This is particularly prevalent when using cash points, debit cards at certain outlets, or changing money at exchange bureau with high rates of commission.

So firstly, sort out a local currency account with a local bank in your country of summer employment. You’ll need your passport, residential identification and proof of employment.

Arrange to have your wages paid into this account, get your head around the exchange rate and begin operating and managing your summer in the local currency.

Secondly, make sure you have adequate insurance set up before you go abroad. If you get sick or hurt at work, how will you be covered? Have your paperwork in a safe place, with photocopies and key details backed up elsewhere just in case.

Thirdly, avoid using your mobile phone to call home. Get a local SIM card to your summer home or an international calling card, which will make significant cost savings on your calls. Similarly, look for free WiFi areas, use internet cafes or get local data SIMs before using a UK laptop or mobile abroad for the internet.

Get used to cooking the local food and experiment. Ask for recommendations and find the local supermarket as eating out will rapidly eat into your wages!

Find ways to socialise without spending a fortune. If your objective is to save money beyond your summer stay, this is especially important, as it’s easy to drink away your wages.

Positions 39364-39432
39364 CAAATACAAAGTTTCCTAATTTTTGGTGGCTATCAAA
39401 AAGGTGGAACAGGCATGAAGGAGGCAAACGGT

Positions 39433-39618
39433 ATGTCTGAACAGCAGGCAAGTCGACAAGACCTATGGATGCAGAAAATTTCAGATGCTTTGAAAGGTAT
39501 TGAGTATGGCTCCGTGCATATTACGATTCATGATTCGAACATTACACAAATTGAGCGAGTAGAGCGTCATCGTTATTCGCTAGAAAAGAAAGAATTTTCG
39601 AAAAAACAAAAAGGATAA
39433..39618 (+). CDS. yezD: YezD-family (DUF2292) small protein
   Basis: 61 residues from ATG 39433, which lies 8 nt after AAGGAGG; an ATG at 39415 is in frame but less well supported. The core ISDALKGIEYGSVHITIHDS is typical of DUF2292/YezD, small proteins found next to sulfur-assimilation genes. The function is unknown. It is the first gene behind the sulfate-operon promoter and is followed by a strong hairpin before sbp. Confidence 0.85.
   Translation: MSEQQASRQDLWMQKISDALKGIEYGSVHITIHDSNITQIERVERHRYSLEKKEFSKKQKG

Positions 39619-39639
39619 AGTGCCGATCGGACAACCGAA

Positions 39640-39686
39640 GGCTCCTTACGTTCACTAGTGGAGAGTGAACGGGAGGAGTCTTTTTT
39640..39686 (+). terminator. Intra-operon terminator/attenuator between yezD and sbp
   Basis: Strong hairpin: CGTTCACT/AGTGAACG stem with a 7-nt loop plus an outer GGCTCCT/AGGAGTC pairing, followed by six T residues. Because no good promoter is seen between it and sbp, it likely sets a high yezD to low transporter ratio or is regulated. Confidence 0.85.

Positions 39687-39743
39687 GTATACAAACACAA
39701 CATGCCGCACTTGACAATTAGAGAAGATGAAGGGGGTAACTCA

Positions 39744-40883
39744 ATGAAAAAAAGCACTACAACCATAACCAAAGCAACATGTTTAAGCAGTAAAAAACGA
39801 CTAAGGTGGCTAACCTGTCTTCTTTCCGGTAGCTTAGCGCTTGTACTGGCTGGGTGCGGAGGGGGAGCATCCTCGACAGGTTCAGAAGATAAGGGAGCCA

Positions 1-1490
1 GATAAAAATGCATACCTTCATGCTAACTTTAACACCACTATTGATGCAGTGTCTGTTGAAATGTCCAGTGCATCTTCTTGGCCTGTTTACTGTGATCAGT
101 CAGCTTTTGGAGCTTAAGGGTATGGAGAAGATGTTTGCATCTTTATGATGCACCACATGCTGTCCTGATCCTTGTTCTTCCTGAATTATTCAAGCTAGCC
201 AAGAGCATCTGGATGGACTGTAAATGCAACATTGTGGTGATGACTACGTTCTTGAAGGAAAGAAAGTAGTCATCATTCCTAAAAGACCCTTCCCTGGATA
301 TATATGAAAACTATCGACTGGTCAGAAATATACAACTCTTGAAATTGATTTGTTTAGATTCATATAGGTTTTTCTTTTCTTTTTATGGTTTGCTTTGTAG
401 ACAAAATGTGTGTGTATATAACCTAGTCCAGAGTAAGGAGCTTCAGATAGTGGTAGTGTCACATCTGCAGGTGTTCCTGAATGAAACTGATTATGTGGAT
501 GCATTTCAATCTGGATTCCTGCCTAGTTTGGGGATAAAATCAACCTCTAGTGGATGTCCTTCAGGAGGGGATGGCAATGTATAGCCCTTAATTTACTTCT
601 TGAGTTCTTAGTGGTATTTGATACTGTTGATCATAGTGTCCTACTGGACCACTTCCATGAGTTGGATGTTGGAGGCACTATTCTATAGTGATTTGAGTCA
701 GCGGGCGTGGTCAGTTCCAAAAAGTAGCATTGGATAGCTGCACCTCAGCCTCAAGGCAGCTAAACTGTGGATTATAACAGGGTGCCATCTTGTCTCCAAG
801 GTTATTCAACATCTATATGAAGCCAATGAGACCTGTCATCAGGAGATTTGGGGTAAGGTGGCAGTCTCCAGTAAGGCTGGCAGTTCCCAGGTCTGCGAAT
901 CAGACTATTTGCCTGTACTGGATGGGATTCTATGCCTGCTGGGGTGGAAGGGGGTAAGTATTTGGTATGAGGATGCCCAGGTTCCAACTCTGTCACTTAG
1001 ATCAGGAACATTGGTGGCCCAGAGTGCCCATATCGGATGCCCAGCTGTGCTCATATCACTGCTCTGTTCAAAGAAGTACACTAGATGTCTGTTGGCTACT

Join a football team, or an evening running group. Go on Twitter or Meet Up and find interest groups in the area. Speak to colleagues for ideas, especially if community is a strong theme. Meet new people in the town squares, at Sunday sports events, at house parties and dinners. Just avoid expensive bars every night.

Also, try to learn the local language – until then you will really be a stranger in your host country. At least show willing to picking up a few phrases here and there to dispel the myth that foreigners don’t make the effort.

Finally, enjoy the experience! Get your daily finances in place – and ideally book a return ticket home while funds are high – and then make the most of your summer working holiday. Meet new people, get on a bike and see new sights, experience new tastes, sounds, scents – and come home all the better for the broadening experience.